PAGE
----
Brain lesions caused by cerebral ischemia lead to network disturbances in both hemispheres, causing a subsequent reorganization of functional connectivity both locally and remotely with respect to the injury. Quantitative electroencephalography (qEEG) methods have long been used for exploring brain electrical activity and functional connectivity modifications after stroke. However, results obtained so far are not univocal. Here, we used basic and advanced EEG methods to characterize how brain activity and functional connectivity change after stroke. Thirty-three unilateral post stroke patients in the sub-acute phase and ten neurologically intact age-matched right-handed subjects were enrolled. Patients were subdivided into two groups based on lesion location: cortico-subcortical (CS, n = 18) and subcortical (S, n = 15), respectively. Stroke patients were evaluated in the period ranging from 45 days since the acute event (T0) up to 3 months after stroke (T1) with both neurophysiological (resting state EEG) and clinical assessment (Barthel Index, BI) measures, while healthy subjects were evaluated once. Brain power at T0 was similar between the two groups of patients in all frequency bands considered (δ, θ, α, and β). However, evolution of θ-band power over time was different, with a normalization only in the CS group. Instead, average connectivity and specific network measures (Integration, Segregation, and Small-worldness) in the β-band at T0 were significantly different between the two groups. The connectivity and network measures at T0 also appear to have a predictive role in functional recovery (BI T1-T0), again group-dependent. The results obtained in this study showed that connectivity measures and correlations between EEG features and recovery depend on lesion location. These data, if confirmed in further studies, on the one hand could explain the heterogeneity of results so far observed in previous studies, on the other hand they could be used by researchers as biomarkers predicting spontaneous recovery, to select homogenous groups of patients for the inclusion in clinical trials.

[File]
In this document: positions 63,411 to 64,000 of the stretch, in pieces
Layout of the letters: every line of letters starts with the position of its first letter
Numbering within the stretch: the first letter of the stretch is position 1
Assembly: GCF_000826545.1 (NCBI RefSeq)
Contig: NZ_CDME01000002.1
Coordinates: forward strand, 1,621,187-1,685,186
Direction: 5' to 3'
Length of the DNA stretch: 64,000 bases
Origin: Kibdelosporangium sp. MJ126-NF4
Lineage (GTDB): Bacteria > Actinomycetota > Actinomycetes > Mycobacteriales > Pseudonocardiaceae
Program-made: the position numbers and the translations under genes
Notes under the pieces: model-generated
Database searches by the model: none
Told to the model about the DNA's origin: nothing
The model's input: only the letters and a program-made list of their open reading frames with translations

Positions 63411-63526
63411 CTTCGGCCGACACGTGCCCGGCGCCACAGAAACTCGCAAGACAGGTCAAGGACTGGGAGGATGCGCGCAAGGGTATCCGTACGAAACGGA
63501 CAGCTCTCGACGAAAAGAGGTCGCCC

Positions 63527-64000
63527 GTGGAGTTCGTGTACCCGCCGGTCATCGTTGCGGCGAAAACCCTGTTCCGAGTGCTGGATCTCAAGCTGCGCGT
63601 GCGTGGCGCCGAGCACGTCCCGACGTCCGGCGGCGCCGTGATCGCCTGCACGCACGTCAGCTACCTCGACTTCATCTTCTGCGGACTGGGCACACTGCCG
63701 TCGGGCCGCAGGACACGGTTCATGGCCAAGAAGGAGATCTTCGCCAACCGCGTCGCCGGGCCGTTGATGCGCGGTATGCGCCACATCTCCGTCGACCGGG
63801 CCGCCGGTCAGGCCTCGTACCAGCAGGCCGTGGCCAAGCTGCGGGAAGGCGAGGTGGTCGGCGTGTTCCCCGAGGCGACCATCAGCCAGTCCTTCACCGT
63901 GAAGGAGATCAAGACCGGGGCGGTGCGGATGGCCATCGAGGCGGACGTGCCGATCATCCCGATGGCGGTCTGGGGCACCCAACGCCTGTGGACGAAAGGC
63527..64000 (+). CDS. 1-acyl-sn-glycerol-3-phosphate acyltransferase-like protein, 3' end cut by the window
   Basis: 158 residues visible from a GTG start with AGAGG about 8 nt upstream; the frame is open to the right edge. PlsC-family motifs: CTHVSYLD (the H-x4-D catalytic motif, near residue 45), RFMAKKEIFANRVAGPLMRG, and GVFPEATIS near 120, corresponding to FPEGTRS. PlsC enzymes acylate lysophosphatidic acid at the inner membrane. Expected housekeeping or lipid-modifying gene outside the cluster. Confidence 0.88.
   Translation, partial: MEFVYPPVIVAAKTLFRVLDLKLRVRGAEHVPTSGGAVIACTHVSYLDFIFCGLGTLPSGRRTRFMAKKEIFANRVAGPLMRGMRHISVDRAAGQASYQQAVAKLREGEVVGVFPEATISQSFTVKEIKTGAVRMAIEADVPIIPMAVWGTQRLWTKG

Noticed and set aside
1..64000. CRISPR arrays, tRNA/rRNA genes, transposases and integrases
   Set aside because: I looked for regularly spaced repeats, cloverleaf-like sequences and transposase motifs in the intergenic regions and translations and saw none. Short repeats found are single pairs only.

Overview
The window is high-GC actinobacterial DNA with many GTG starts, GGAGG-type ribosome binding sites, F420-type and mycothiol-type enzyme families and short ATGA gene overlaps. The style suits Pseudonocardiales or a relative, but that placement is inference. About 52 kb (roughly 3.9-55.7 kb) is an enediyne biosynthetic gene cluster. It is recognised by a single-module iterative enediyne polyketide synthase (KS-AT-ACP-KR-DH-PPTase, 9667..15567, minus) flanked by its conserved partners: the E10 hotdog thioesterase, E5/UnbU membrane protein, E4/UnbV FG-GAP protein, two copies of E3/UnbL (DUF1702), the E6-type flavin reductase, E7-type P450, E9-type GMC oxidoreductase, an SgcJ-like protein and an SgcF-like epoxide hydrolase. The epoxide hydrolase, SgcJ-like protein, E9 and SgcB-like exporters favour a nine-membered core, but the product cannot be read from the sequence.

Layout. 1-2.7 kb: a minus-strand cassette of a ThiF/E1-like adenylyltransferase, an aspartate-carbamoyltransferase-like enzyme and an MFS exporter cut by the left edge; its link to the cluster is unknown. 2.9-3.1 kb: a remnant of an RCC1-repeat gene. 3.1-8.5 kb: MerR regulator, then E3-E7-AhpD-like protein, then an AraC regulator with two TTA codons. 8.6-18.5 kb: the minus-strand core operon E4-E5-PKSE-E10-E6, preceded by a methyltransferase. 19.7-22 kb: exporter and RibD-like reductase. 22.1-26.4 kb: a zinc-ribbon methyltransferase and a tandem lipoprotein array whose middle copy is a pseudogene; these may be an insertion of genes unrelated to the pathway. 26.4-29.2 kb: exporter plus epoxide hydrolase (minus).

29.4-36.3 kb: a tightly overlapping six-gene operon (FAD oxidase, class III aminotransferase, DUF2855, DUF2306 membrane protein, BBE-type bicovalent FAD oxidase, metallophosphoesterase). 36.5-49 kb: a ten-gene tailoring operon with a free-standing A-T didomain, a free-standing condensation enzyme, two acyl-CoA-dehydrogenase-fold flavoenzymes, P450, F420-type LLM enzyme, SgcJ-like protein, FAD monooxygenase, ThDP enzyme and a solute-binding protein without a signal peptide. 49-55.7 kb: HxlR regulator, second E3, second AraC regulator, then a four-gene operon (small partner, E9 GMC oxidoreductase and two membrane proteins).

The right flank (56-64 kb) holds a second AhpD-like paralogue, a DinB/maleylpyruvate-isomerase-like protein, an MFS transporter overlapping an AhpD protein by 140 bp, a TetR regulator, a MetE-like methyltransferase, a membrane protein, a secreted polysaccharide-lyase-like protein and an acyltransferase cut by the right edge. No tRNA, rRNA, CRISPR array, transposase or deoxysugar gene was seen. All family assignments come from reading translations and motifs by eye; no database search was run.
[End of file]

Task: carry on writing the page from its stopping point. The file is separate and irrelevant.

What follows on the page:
Connectivity Measures Differentiate Cortical and Subcortical Sub-Acute Ischemic Stroke Patients

Fanciullacci C.;Panarese A.;Lassi M.;Mazzoni A.;Artoni F.;Micera S.;
2021-01-01

Abstract

Brain lesions caused by cerebral ischemia lead to network disturbances in both hemispheres, causing a subsequent reorganization of functional connectivity both locally and remotely with respect to the injury. Quantitative electroencephalography (qEEG) methods have long been used for exploring brain electrical activity and functional connectivity modifications after stroke. However, results obtained so far are not univocal. Here, we used basic and advanced EEG methods to characterize how brain activity and functional connectivity change after stroke. Thirty-three unilateral post stroke patients in the sub-acute phase and ten neurologically intact age-matched right-handed subjects were enrolled. Patients were subdivided into two groups based on lesion location: cortico-subcortical (CS, n = 18) and subcortical (S, n = 15), respectively. Stroke patients were evaluated in the period ranging from 45 days since the acute event (T0) up to 3 months after stroke (T1) with both neurophysiological (resting state EEG) and clinical assessment (Barthel Index, BI) measures, while healthy subjects were evaluated once. Brain power at T0 was similar between the two groups of patients in all frequency bands considered (δ, θ, α, and β). However, evolution of θ-band power over time was different, with a normalization only in the CS group. Instead, average connectivity and specific network measures (Integration, Segregation, and Small-worldness) in the β-band at T0 were significantly different between the two groups. The connectivity and network measures at T0 also appear to have a predictive role in functional recovery (BI T1-T0), again group-dependent. The results obtained in this study showed that connectivity measures and correlations between EEG features and recovery depend on lesion location. These data, if confirmed in further studies, on the one hand could explain the heterogeneity of results so far observed in previous studies, on the other hand they could be used by researchers as biomarkers predicting spontaneous recovery, to select homogenous groups of patients for the inclusion in clinical trials.
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Utilizza questo identificativo per citare o creare un link a questo documento: https://hdl.handle.net/11382/540534
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